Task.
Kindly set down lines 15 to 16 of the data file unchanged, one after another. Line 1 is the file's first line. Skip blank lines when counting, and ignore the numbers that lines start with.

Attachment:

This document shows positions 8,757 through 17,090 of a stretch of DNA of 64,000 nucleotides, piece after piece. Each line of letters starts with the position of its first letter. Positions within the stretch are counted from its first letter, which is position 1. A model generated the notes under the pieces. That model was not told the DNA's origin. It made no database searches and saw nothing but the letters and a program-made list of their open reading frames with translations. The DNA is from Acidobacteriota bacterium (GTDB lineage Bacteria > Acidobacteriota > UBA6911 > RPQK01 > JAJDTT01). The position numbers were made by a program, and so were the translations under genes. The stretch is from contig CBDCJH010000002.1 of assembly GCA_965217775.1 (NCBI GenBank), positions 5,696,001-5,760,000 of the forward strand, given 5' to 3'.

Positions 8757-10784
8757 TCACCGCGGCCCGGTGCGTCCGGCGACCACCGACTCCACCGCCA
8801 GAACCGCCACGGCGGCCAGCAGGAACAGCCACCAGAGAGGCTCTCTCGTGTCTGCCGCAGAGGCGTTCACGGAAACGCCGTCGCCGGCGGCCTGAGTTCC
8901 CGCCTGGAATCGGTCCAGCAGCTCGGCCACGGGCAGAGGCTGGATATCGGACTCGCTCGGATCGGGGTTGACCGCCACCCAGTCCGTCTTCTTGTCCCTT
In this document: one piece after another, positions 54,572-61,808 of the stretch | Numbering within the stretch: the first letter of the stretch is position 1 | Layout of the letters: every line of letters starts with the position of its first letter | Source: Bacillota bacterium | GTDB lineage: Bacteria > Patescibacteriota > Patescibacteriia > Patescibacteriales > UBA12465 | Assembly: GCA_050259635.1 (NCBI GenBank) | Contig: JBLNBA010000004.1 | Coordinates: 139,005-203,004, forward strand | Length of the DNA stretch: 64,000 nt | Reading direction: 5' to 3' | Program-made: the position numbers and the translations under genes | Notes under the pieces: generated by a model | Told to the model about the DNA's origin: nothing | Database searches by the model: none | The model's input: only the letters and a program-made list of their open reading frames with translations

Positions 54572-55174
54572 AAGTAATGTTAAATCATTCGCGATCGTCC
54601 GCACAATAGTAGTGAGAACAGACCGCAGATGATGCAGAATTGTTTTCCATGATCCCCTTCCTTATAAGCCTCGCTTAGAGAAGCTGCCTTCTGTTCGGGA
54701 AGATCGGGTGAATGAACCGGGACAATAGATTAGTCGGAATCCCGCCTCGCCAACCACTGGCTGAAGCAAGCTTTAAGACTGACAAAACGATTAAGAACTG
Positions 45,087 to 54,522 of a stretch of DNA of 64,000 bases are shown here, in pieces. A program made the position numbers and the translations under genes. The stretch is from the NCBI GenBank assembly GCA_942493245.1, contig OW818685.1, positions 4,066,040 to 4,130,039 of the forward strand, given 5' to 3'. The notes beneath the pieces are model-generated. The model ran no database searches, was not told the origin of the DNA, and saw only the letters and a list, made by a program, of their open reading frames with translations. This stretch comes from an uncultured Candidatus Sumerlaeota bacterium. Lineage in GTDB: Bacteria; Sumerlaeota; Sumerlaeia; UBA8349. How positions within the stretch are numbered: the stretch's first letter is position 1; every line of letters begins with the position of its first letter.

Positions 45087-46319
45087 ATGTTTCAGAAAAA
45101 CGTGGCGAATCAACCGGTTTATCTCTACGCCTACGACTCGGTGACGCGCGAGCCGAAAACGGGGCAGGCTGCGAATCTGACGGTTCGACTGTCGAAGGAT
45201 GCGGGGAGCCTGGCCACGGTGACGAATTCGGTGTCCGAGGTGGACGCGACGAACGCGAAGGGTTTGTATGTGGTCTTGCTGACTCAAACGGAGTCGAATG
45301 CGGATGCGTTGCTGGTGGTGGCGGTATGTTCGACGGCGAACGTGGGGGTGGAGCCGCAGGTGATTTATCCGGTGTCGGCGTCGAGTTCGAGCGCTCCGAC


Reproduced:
45201 GCGGGGAGCCTGGCCACGGTGACGAATTCGGTGTCCGAGGTGGACGCGACGAACGCGAAGGGTTTGTATGTGGTCTTGCTGACTCAAACGGAGTCGAATG
45301 CGGATGCGTTGCTGGTGGTGGCGGTATGTTCGACGGCGAACGTGGGGGTGGAGCCGCAGGTGATTTATCCGGTGTCGGCGTCGAGTTCGAGCGCTCCGAC